On assignment for Digital Photo and Sony Mirrorless Pro, attended a wedding photographer trade show
The families of the bride and groom shushed the crowd of strangers over the PA, repeatedly. We were at a party in Vegas, a wedding photographer show, and a marriage was the entertainment — for real, this couple got hitched at a Sony-sponsored party. Of all the random things I’ve seen in Vegas, this event had the most randomness. There were conference attendees, family, friends, strangers, hangers on, Greek Elvis, and pro photographers with the latest gear. Like the Pentax K-1, FujiFilm X-Pro2, and Sony RX1R II we had with us. There was a showgirl with a horse head too.
So…when in Rome, right? Oh and when I arrived a Sony tech demanded the camera while I went to the bar. He set up digital-manual focus with smile and face detect, and set the peaking level to high (focus peaking highlights areas in focus and DMF zooms in on the areas as you turn the focus dial; once you get the hang of it, far less shots are missed in challenging conditions, and especially when the camera is detecting faces).
Having zero experience with weddings and really just there for the party, I starting shooting with a beer in hand. The results speak for themselves. The moments captured are remarkable for the focus and image quality. Suddenly I became a wedding photographer through an intense immersion technique or photography trial by fire, by way of the conference. I was like, “What’s next, BABIES?” Bring ’em out bitches! Glamor shots, red-carpet celebs, or how ‘bout some portraits of pregnant women while fire walking!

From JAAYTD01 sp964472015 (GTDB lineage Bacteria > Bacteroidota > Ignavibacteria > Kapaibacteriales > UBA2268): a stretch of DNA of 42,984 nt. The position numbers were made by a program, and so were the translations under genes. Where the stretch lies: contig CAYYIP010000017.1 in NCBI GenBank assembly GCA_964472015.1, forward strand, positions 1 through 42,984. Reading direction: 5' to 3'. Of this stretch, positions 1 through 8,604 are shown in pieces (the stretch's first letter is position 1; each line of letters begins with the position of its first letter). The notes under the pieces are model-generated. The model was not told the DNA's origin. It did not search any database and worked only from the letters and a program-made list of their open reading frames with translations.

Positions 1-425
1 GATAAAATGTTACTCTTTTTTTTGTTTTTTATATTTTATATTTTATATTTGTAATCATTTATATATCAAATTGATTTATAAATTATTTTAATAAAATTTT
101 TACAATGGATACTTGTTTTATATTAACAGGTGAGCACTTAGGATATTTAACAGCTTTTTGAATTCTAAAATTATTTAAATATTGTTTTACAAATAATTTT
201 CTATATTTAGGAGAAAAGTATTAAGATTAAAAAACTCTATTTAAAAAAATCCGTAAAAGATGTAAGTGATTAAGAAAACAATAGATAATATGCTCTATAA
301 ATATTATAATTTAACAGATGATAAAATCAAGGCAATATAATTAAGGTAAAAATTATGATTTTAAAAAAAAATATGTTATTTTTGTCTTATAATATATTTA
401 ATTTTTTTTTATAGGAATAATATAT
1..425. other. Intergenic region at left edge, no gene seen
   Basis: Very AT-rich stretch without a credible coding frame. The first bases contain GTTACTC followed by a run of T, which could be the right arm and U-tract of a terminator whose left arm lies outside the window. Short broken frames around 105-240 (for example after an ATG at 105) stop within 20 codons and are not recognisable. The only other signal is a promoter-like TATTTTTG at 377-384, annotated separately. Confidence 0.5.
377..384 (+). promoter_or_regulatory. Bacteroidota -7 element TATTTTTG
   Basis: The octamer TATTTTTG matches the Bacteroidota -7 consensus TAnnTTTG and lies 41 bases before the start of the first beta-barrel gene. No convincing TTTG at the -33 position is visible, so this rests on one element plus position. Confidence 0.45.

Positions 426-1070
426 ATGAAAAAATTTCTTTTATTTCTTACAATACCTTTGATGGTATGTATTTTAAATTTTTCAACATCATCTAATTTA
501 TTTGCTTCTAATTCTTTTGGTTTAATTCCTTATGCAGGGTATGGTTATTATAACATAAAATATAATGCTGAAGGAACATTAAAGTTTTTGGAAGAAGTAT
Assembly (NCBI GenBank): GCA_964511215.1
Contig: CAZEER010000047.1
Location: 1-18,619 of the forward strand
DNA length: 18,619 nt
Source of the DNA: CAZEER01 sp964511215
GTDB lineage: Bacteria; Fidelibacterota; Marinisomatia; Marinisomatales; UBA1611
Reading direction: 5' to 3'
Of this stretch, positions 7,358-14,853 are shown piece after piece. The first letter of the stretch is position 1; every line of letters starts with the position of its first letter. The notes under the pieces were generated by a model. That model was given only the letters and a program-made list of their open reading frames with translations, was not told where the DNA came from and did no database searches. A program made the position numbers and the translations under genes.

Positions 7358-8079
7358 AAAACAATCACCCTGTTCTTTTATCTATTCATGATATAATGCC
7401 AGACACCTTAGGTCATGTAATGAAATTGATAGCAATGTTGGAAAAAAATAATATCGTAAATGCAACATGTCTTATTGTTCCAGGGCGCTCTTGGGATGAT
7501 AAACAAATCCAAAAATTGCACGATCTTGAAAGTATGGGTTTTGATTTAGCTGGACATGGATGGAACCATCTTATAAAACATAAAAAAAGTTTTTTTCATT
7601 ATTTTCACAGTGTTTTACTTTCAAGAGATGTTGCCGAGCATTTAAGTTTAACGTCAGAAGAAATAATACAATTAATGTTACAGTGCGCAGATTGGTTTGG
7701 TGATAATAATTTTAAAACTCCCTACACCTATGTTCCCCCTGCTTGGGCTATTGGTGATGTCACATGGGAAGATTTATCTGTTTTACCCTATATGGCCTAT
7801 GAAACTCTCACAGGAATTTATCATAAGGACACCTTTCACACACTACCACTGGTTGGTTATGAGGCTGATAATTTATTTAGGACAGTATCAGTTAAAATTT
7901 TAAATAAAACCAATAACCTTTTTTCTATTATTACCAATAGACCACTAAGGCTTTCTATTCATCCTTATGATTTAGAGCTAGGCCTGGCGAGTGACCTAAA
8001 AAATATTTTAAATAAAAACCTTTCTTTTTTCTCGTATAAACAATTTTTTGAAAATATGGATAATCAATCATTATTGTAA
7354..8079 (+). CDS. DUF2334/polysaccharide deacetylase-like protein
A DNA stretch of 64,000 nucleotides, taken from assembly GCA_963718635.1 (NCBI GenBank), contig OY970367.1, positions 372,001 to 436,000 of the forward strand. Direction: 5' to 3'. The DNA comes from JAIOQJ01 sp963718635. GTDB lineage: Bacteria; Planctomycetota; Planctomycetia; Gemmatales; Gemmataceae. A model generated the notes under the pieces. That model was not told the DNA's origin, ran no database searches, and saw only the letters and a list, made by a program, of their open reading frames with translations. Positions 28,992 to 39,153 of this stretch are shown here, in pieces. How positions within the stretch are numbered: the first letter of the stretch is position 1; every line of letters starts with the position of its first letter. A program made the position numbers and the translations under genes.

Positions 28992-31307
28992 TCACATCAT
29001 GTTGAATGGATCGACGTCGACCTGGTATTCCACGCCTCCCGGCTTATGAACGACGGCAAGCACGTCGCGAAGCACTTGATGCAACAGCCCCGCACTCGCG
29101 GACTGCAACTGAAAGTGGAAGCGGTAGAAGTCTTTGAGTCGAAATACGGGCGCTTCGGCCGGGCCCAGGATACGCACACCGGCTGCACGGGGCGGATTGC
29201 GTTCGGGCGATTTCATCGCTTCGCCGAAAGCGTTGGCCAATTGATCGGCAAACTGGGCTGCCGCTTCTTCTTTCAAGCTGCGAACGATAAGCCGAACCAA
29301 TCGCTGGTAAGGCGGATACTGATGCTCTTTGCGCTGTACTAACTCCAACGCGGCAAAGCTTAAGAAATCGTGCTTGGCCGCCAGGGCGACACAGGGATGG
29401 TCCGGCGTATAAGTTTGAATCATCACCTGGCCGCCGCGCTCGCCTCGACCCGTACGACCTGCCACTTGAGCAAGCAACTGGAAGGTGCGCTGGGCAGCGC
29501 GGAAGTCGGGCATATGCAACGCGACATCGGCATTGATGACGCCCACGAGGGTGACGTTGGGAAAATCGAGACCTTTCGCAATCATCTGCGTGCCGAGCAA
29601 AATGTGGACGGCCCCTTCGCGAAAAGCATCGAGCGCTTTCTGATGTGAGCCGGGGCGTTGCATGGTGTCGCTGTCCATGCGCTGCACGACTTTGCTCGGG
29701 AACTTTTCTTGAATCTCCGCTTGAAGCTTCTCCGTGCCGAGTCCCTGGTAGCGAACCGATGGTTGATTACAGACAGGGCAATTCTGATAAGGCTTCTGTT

Straight up though, that was all the camera and Sony technology. What I did was get into the action on the dance floor, sensed the mood of the crowd, and pointed the camera in their direction. In another odd series of events, I found myself seated on a bus filled with Peruvians who took selfies at regular intervals, as we headed towards what I hoped was my hotel. It was! Then I fell asleep, knowing I had one helluva story for the next morning, and an SD card filled with images.
Returning to civilian life and normalcy in Seattle, I’m sharing these photos, before a weekend back on the bike. Like the last time covering a cyclocross race, sometimes what happens in Vegas follows you home, and that experience may lead to shooting a wedding for real sometime.
I’ve learned as a photographer to never say never. There are always moments in need of a witness. If you’d like to try your luck at a wedding like I did, with a pro, compact camera that shoots full frame, the RX1R II ships from Amazon for $3299.00.
View the full-rez images on Flickr.…